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Have You Talked to Your Team About Data Security?

Have You Talked to Your Team About Data Security?

Sometimes, when I start talking to an audience about data security, I can see people’s shoulders start relaxing. Almost always, these shoulders belong to the owners of small businesses: they’re convinced that for whatever reason, their business data isn’t valuable enough to interest hackers. “We’re so small we don’t even have proper file sharing,” one entrepreneur told me. “We just use Google Drive for everything.”

[Tweet “Did you know that Google Drive is one of the sites hackers target most frequently?”]

Did you know that Google Drive is one of the sites hackers target most frequently? The bad guys don’t know how valuable your data is or isn’t until they can see what they’ve taken, so you can’t really consider yourself too small for them to bother with. Remember too that you need to protect not only your data but your ability to access your data: hackers make money with ransomware attacks by locking up data files and barring you from them. This can lead to catastrophic business interruptions, so business owners pay the ransom.

Data security is important to every business owner. Here are three things you can do right now to improve your data security:

1) Make sure you know where your data is and who has access to it.

Is your business data stored on the hard drive of your computer? In the cloud? On a server? In multiple devices owned by your employees? For many business owners, the answer can be a combination of all of these. As a best practice, take control of your data: make sure you know where it is, and who has access to it. Limit access to an as-needed basis, and have processes in place to terminate data access to people who no longer work for you – including third party service providers, agencies, and the like.

2) Get real about personal device usage.

Your team members may be doing work from their own personal computers, tablets, and smartphones. What happens to your business if their tech gets stolen? At a minimum, insist on the following for any device that accesses your business data: lock screen codes, anti-theft apps that include the ability to wipe device data remotely, and app locks that prevent unrelated apps on your employees’ devices from leaking your business data through unintentional or planned access points.

3) Be better about backups

Every business needs onsite and remote backups in place, and backups should be occurring regularly. Backups are important in the event of a ransomware attack – you don’t need to pay to access data that’s being held ransom if you have your own files available to you via your backups – but they’re also critical to have in case of a natural disaster, extreme weather event, or other unforeseen business disruption.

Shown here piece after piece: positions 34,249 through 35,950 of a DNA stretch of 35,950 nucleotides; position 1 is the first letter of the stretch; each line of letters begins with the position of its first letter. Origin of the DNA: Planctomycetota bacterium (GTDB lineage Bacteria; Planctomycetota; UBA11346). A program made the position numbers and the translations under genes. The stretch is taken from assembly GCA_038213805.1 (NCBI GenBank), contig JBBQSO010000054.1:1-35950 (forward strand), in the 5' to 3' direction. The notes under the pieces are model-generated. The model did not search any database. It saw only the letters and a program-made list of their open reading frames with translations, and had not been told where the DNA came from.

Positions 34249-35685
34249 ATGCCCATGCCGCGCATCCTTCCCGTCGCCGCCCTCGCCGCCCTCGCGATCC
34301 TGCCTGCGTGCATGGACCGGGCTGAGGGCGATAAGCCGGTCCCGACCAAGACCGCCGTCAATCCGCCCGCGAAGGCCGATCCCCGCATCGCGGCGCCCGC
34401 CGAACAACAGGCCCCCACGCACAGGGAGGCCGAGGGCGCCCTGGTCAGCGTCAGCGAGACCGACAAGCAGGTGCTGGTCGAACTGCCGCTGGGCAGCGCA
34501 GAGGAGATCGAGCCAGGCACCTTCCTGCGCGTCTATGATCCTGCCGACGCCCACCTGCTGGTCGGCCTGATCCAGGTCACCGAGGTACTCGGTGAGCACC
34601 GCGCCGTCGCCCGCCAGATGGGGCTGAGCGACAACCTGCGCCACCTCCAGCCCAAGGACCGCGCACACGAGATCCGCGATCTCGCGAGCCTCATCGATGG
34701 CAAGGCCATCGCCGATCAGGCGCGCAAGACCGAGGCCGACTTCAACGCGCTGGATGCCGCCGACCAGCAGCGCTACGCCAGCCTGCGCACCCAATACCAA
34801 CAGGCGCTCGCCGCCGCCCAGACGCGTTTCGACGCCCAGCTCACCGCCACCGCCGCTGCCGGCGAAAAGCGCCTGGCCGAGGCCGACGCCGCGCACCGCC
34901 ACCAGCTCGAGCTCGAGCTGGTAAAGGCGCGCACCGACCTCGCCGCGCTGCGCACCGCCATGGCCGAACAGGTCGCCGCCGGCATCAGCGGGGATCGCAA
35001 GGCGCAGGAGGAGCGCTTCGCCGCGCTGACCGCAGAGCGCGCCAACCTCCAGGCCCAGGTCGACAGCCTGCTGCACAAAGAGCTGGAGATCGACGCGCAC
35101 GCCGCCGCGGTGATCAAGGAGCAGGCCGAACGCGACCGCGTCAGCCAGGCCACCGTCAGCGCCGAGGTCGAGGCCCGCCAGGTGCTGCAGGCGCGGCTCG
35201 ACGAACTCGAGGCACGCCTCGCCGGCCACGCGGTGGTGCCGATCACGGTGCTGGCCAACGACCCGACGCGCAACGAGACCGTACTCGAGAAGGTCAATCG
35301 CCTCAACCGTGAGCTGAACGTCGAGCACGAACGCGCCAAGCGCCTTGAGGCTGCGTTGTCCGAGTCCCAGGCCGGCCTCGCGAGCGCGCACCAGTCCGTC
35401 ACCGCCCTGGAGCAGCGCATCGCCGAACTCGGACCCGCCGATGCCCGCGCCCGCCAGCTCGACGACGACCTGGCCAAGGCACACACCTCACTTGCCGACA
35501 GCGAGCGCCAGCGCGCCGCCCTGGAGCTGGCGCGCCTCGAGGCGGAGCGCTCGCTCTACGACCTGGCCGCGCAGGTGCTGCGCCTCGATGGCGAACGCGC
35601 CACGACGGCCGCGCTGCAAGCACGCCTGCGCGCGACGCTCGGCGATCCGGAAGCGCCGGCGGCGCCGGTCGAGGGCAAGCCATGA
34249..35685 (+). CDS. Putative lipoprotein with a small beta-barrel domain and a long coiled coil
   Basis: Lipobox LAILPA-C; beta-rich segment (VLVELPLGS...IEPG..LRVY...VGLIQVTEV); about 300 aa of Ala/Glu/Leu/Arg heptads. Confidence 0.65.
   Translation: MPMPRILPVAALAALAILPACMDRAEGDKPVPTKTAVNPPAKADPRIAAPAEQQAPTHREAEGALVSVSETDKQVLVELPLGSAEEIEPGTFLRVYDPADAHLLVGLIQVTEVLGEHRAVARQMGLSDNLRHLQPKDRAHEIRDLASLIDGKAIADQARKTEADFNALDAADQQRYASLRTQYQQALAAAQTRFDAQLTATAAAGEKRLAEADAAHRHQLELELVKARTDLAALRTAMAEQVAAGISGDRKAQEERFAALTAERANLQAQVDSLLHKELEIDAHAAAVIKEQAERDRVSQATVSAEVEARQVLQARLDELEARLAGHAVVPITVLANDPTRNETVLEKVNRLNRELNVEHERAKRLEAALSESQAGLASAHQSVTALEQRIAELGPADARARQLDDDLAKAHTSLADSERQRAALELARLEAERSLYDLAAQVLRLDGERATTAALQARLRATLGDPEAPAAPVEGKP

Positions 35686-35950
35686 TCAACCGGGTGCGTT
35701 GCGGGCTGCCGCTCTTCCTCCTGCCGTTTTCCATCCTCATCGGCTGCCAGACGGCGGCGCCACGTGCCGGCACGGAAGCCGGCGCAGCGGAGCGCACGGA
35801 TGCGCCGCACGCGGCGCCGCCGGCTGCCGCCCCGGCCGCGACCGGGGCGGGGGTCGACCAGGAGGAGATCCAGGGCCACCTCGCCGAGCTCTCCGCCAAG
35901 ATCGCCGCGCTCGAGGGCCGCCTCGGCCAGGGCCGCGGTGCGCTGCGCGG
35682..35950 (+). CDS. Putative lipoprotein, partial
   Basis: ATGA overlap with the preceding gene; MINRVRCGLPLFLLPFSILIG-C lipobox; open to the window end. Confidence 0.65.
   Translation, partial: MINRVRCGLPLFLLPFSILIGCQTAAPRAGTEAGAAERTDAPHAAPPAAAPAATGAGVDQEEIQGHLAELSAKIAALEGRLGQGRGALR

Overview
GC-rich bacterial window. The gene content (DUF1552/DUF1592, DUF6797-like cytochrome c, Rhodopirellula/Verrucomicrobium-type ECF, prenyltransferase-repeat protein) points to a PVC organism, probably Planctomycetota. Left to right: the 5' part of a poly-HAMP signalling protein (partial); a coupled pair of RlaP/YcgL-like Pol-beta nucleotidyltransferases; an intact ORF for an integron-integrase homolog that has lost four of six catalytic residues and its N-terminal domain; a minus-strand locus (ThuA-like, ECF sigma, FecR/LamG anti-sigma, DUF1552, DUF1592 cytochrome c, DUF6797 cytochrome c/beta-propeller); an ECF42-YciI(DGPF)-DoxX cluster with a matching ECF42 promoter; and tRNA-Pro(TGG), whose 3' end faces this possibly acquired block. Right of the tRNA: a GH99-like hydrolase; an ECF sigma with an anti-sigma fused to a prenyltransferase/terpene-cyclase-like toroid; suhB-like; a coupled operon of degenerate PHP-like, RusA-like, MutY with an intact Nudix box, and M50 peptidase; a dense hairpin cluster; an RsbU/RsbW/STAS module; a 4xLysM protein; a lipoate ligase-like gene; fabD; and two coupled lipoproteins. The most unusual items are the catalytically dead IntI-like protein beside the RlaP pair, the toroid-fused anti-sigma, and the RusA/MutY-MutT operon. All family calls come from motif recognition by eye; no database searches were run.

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Creative Director/Senior Designer

Tom DiGrazia

With over a decade and a half of professional design experience, Tom brings his knowledge of design principles and focus on user experience to every aspect of his contribution to TTG. Paying special attention to each client’s brand, personalized needs and individual interests, he strives to create compelling concepts utilizing intuitive and highly-refined design solutions. In addition to traditional and digital design work and oversight at TTG, Tom also boasts a wide portfolio of web development projects with the company, allowing him to stretch his CSS and HTML skills across multiple platforms and disciplines. He feels that being a designer in the digital landscape of websites, eCommerce solutions, email marketing platforms and social media, it is important to understand the code that goes into these areas as it assists his ability to tailor designs specifically targeted to achieve the best end result and further builds understanding and communication with backend development teams.

In his off hours, Tom is an avid pop culture enthusiast, staying up to date on the latest shows, films, comics and games. He can also typically be found taking part in a whole host of artistic activities that help him further stretch his creative legs. Regardless of the activity, Tom is always accompanied by his dog, Eli, and his cat, Tib.

Design, Photography, Illustration, Digital Imagery Manipulation, Wesbite Development

Photoshop, Illustrator, InDesign, Lightroom, HTML/CSS, Wordpress


Courtney Dumont

As Senior Marketing Strategist & Analyst at Technology Therapy Group, Courtney is energized by the ability to flex both her left and right brain daily. Courtney discovered her passion for Marketing at Bryant University, where she spearheaded research on students’ perceptions of Social Media Marketing for her Honors Capstone Project. After graduating Bryant in 2012, she joined the Technology Therapy team, where she’s honed her skills in social media, search and social advertising, email marketing, SEO, and more.

Since joining the team, Courtney has created digital marketing strategies and managed campaigns for clients across the country, ranging from plastic surgery centers, to jewelry stores, to construction companies. With a cohesive, cross-channel approach and a focus on data-driven decision making, she has increased their leads by up to 217%. But Courtney doesn’t leave her zeal for social media at the office; she also runs a local foodie Instagram account with her husband to document their meals across Rhode Island and beyond. Check them out: @hoppilyfed.

Marketing Strategy, Data Analysis, Google Ads, Facebook Ads, Social Media

Google Analytics, Google Ads, Facebook Ads, Facebook Creator Studio, Instagram, Klaviyo, Mailchimp, Emma Mail, Google Data Studio, WordPress, YouTube, LinkedIn, Facebook, Microsoft Office